I humbly believe that the greatest ukulele player ever was Eddie Kamae. He recorded what I find to be the best ukulele album in existence “Heart of the Ukulele” in 1962. I was very blessed to have the opportunity to share the stage with and play with Eddie Kamae when I played ukulele for Braddah Smitty. It wasn’t my best night and I was honestly rather intimidated to be playing with such a master. As he sang “E Ku`u Morning Dew” and I transposed in my head the often played version in G to D, I prayed he wouldn’t ask me to pa`ani. Of course he did and I proceeded to mangle what is a perfectly constructed melody in my attempt to quickly transpose the melody up a fifth. This is a lot more challenging on an ukulele with its limited range and peculiar re-entrant high G tuning.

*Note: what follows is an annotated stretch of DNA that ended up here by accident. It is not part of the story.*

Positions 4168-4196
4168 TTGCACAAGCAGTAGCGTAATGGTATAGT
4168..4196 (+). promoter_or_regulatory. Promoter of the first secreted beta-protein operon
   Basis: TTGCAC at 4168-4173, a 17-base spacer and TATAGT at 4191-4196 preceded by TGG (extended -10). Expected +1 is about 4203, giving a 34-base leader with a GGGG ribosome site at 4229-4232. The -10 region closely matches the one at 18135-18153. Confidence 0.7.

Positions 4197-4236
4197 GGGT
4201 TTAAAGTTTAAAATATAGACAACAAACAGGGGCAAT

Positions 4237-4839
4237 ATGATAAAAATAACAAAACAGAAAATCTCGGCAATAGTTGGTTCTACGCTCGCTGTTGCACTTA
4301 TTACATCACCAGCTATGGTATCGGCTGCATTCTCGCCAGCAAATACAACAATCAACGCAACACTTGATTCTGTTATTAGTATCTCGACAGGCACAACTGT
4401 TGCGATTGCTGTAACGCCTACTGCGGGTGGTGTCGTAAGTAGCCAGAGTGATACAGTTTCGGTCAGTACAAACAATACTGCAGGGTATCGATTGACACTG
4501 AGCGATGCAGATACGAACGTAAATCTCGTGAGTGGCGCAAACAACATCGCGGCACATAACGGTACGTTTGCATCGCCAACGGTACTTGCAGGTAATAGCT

None the less, afterwards Smitty related to me Uncle Eddie’s impressions of me as a player. When Smitty asked him how “the boy (me)” did, he responded with “the boy still has lots to learn.” When Smitty said “I think in a couple years he get ’em” Pops said, “I think in 20 or 30 years he might get ’em.” That remains the most humbling assessment of my skills as an ukulele player and something that always reminds me to keep working at my craft and more importantly be ready for the moment. This painting is currently on display at the Isaacs Art Center at HPA, it is what got me thinking about that moment when Eddie Kamae sang “E Ku`u Morning” and tossed me the solo. An adjunct is I totally nailed “Ka Lama `Ae One.”